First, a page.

The Technical University of Munich (TUM) has taken on the role of coordinator in two new German Research Foundation Collaborative Research Centers (short SFB for german ’Sonderforschungsbereich’), both of which are dedicated to the subject of cancer. One SFB analyzes the immunosignals that contribute to the occurrence of cancer, while the other conducts research into the biological properties of aggressive pancreatic cancer. In addition, TUM is also involved in a new cross-regional SFB and three extended SFBs.
Prof. Jürgen Ruland , Professor for Clinical Chemistry and Pathobiochemistry at TUM, is coordinator of the new SFB Aberrant Immunosignals in Cancer ("Aberrante Immunsignale bei Krebserkrankungen"). This joint project’s objective is to analyze misrouted signals in the immune system which favor the occurrence of cancer or suppress tumor defenses. The research is to focus on basic and higher-level mechanisms of the widest possible range of tumor types. The scientific team intends to achieve new findings on the molecular understanding of pathogenic immunosignals in tumors and to explore new strategies for their targeted manipulation in cancer therapies.
In addition to TUM, Ludwig-Maximilians-Universität München (LMU), the German Research Center for Environmental Health (Helmholtz Zentrum München or HMGU), the Max Planck Institute of Biochemistry and the German Cancer Research Center (DKFZ) are also involved in the project.
Focus on pancreatic cancer
The new SFB Modeling and Targeting Pancreatic Carcinoma ("Modellierung und Targeting des Pankreaskarzinoms") is dedicated to a very aggressive form of cancer which is hard to treat. In the project team led by SFB Coordinator Prof. Roland M. Schmid , Director of the Clinic and Polyclinic for Internal Medicine II at the university hospital TUM Klinikum rechts der Isar, investigates the biological properties of pancreatic cancer. The researchers assume that only a comprehensive mechanistic understanding of pancreatic tumors with their extreme and unique properties will lead to a permanent improvement in the prognosis of affected patients. The SFB’s clinical orientation is intended to improve the possible therapies for this type of cancer in the future.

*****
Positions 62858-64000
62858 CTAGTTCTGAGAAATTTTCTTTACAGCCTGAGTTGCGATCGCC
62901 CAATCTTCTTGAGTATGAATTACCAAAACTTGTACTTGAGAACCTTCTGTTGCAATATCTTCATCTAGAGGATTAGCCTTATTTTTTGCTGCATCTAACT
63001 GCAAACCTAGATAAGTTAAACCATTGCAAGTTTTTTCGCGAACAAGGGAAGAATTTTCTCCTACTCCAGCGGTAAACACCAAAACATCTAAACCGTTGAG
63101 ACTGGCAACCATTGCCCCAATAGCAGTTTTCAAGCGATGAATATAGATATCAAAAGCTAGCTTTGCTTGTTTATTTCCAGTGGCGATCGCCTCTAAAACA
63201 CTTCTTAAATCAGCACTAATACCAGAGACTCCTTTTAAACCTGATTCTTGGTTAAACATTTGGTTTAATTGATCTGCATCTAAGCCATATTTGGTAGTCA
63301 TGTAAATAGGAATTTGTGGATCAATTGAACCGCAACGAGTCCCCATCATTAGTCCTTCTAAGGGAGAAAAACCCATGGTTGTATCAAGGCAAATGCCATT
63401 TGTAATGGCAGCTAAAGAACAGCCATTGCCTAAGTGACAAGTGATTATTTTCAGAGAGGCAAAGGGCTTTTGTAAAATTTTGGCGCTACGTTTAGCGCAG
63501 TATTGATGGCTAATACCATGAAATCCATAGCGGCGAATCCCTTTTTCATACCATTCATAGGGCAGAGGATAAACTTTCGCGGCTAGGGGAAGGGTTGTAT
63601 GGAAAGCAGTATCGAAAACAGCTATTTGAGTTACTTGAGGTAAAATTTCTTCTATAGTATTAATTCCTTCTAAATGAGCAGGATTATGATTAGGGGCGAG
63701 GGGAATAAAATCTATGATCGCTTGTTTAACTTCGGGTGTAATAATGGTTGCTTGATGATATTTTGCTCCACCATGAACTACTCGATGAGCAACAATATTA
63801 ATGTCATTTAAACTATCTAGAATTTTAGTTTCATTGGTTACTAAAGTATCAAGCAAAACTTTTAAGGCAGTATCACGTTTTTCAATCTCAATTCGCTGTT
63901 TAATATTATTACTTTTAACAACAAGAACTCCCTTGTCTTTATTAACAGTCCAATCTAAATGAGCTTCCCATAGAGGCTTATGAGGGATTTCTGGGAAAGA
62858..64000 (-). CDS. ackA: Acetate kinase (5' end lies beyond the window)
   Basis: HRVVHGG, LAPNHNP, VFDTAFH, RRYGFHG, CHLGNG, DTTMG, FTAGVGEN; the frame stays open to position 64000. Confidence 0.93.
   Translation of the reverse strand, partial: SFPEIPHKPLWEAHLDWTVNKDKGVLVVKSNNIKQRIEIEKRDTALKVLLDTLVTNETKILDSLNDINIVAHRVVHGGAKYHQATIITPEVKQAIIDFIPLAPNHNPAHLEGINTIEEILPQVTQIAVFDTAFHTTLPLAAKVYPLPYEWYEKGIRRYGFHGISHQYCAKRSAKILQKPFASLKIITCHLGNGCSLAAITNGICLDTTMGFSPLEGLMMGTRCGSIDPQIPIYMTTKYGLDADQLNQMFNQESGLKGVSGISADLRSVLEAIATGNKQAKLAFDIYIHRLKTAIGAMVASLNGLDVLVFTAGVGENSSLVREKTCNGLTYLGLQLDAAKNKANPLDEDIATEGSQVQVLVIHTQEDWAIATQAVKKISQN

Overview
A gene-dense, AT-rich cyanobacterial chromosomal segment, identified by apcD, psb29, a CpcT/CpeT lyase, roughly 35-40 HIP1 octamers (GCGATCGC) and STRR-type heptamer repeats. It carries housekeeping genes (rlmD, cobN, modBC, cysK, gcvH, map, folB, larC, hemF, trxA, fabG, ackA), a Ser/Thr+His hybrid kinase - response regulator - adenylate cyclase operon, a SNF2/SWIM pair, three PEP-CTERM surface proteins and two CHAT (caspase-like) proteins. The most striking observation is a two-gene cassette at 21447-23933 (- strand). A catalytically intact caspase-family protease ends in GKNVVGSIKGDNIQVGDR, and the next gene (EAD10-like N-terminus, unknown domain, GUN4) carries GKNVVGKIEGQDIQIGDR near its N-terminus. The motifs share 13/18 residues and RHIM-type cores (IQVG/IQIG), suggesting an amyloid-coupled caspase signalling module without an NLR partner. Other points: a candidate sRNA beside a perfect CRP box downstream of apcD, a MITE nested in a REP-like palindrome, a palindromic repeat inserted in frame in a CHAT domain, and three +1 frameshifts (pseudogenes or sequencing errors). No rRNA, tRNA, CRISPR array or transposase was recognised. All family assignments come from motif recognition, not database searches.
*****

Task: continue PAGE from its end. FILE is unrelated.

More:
Other partners in the new SFB are Ludwig-Maximilians-Universität München (LMU) and das German Research Center for Environmental Health (Helmholtz Zentrum München).
What are the origins of life?
TUM is also represented in another new SFB with eight working groups. The objective of the research of the cross-regional Collaborative Research Center The Origins of Life: Investigating Mechanisms with Interdisciplinary Experiments ("Lebensentstehung: Erkundung von Mechanismen mit interdisziplinären Experimenten") is to perform laboratory tests on various hypotheses about the origins of life. This is made possible by close collaboration among scientists in Astronomy, Biology, Chemistry, Geosciences and Physics.
The coordinator is Prof. Dieter Braun (Ludwig-Maximilians-Universität München); other collaboration partners are the Max Planck Institute for Extraterrestrial Physics in Garching, the Max Planck Institute of Biochemistry in Martinsried and the German Research Center for Environmental Health (Helmholtz Zentrum München), the University of Stuttgart and Heidelberg University.
Other SFBs with TUM involvement extended
In addition, the German Research Foundation (DFG) has decided to extend several SFBs which are already in progress. TUM is represented in of the 21 extended projects, i.e. the cross-regional SFBs Invasive Computing ("Invasives Rechnen", TRR 89, Information Science ) and Control of Bodily Homeostasis by TRP Channel Models ("Steuerung der Körperhomöostase durch TRP-Kanal-Module", TRR 152, Medicine), as well as the SFB Atherosclerosis: Mechanisms and Networks of new Therapeutic Target Structures ("Atherosklerose: Mechanismen und Netzwerke neuer therapeutischer Zielstrukturen", SFB 1123, Medicine).
The German Research Foundation’s Collaborative Research Centers are among the most important research support programs in Germany. They facilitate demanding, interdisciplinary and long-term research projects. The German Research Foundation approves the SFBs for an initial period of four years, with a maximum total support duration of twelve years.